1. ## Stepper Motor Selection

I have a project I'm in the planning stages of, that involves using a largish threaded rod, ballscrew, etc. The axis runs in the vertical, and it carries a grabber, that all told probably will weigh something like 5-10lbs. The distance between the limits on this axis will be somewhere in the 4 to 6 foot range and I'm looking for a solution to traverse the area quickly.

I've never worked with stepper motors before so I don't really know how I should judge my needs, what realistic stepping speeds (rotations per second), etc are. But my rough calculations are as follows:

rod has 10 turns per inch
1.8 degree stepper motor=200 steps per rotation
something like the salemcontrols single axis controller will do about 1000 steps/second (limit impossed by their programming interface)
assuming I can get a full 1000 steps/second thats 5 turns per second, or in other words, .5" per second.

In this scenario it seems like the stepping motor is going relatively fast in terms of rpm and steps per second, so some sort of a gear system to increase the ratio of rod rotation to motor rotation would seem like a good idea. But then there is the question of how much I can get away with, how do I calculate my requirements?

For example, my initial thinking goes something like this, friction will be small, so we will leave that out for now, and look simply at the weights involved and the gear ratios. So a 10tooth per inch thread acts like a 10:1 ramp or 1:10 depending on how you want to look at it. Throw in a gear box at the motor that is 1:10 putting the motor turns per inch at 1 to 5. So 48 inches in ~10 seconds which is much more to my liking. But the question of how much torque will the motor actually need to move that 5lb-10lb object straight up still remains.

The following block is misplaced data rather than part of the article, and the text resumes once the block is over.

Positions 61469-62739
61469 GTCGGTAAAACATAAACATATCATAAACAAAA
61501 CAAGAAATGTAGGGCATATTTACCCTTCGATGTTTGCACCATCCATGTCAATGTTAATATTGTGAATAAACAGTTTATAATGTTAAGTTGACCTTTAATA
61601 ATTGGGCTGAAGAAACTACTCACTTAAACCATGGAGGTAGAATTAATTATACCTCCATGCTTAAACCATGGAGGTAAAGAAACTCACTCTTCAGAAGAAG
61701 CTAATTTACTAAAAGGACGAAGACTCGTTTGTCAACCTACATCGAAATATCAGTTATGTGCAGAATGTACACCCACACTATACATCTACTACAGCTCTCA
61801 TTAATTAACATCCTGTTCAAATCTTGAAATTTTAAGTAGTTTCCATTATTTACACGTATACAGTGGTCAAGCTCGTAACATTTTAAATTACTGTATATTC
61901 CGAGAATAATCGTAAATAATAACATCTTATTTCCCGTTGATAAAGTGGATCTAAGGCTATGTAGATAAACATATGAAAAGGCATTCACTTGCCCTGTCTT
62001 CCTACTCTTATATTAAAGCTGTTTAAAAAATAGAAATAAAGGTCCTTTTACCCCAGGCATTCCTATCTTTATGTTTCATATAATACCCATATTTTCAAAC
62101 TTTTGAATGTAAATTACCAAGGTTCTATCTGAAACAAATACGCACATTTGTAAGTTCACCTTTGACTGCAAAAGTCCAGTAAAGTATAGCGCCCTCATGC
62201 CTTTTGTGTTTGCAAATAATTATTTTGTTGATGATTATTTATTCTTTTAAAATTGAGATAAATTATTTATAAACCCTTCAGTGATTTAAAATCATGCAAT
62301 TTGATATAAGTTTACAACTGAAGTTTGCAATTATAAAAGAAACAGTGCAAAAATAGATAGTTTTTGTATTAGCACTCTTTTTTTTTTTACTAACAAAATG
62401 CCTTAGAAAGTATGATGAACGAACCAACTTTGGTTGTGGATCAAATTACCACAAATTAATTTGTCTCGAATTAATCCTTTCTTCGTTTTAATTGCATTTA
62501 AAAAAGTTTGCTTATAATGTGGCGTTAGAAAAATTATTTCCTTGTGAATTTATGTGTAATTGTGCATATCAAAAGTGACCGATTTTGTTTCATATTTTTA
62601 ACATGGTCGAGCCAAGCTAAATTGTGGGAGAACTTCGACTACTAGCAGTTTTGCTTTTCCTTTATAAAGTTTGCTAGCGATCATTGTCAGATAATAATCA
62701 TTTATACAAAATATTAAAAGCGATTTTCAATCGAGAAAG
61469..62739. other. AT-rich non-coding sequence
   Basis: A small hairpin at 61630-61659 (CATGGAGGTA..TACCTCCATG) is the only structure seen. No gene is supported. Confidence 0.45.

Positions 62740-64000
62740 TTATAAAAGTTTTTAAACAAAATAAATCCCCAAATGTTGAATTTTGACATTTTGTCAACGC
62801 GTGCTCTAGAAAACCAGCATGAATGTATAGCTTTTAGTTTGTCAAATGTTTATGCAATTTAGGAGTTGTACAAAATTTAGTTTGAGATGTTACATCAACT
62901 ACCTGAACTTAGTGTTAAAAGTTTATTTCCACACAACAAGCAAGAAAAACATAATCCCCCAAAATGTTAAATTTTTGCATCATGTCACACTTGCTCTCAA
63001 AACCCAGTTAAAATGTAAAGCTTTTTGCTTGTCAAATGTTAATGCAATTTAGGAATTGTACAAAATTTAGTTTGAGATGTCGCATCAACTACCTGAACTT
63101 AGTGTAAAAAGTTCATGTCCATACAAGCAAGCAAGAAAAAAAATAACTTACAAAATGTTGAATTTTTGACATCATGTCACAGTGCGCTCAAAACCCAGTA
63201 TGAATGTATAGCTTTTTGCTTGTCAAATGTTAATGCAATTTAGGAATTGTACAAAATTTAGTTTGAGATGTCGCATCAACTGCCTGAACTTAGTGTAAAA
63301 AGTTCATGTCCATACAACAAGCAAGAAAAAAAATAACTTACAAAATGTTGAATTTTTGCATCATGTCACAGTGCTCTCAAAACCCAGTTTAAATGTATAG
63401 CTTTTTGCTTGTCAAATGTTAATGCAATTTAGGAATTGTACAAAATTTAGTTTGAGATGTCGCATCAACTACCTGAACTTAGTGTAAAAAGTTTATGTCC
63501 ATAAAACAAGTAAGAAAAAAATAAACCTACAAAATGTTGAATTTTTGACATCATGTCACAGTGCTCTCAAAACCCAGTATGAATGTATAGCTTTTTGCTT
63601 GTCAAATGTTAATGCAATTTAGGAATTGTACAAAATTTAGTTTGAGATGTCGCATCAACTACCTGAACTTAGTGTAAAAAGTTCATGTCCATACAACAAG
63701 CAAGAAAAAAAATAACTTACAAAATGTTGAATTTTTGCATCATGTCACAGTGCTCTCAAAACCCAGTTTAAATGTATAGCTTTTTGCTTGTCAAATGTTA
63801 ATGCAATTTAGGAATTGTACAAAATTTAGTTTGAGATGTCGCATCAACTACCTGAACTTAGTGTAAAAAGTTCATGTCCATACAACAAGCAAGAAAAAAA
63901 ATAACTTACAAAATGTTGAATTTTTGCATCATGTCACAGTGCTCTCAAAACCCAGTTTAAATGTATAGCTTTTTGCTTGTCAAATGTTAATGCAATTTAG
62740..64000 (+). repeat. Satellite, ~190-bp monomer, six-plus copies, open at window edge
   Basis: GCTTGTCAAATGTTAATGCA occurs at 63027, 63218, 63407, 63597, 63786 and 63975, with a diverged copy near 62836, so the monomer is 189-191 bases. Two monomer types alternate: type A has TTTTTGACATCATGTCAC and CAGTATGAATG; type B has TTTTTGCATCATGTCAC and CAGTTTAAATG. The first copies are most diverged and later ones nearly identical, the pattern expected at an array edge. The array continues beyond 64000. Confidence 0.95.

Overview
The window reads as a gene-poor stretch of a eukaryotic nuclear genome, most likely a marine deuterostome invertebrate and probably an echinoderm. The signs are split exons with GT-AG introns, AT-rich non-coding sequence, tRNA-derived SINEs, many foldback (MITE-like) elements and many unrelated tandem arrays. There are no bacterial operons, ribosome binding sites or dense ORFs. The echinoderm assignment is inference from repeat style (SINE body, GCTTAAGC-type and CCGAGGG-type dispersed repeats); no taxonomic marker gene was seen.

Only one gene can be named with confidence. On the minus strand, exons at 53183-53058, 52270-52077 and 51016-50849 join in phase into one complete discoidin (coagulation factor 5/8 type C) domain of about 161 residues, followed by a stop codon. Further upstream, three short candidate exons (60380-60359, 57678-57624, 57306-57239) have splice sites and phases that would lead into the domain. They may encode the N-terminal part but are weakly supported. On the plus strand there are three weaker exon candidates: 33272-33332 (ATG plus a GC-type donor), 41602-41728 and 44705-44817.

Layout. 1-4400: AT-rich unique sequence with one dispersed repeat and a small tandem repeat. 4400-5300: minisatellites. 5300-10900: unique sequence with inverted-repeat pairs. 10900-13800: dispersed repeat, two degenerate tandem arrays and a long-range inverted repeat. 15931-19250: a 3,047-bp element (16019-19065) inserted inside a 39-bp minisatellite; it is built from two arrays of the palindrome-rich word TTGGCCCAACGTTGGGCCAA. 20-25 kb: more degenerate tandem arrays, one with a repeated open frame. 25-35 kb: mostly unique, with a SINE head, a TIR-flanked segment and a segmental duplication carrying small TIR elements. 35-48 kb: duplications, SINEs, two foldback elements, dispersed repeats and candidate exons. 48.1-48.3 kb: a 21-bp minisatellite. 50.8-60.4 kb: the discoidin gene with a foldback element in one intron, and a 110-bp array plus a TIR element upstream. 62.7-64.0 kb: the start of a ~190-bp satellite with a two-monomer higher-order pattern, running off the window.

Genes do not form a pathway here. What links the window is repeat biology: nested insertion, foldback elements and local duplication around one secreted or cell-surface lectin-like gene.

It's 2:30 in the morning so thats about as far as I will carry this for now. I will encourage anyone to come in here and give me ballpark figures for what I want or if anyone has any equations to show the actual requirements that would be nice. Please point out any errors in my plan, I'm new to this and might have some wrong ideas.

Edit, forgot to mention, My goal is something like repeatable positioning along the axis to something like +/- 1/20th of an inch. I dont really need any more precision then that.

2. Read the PDF file here: http://www.cnczone.com/forums/showthread.php?t=5866 (What motor, screw and gearing should I choose?)

... for equations for torque and speed needed.

Arvid

3. You probably don't want to run those in full step mode. Use at least 1/4 step mode. The reason is that microstepping reduces resonances that may cause lost steps.

You can run that board with TurboCNC, and easily get 10,000 steps/second probably over 20,000. (depends on your computer). Using Mach2, and a 1Ghz computer, you should be able to get 35,000, maybe even 45,000.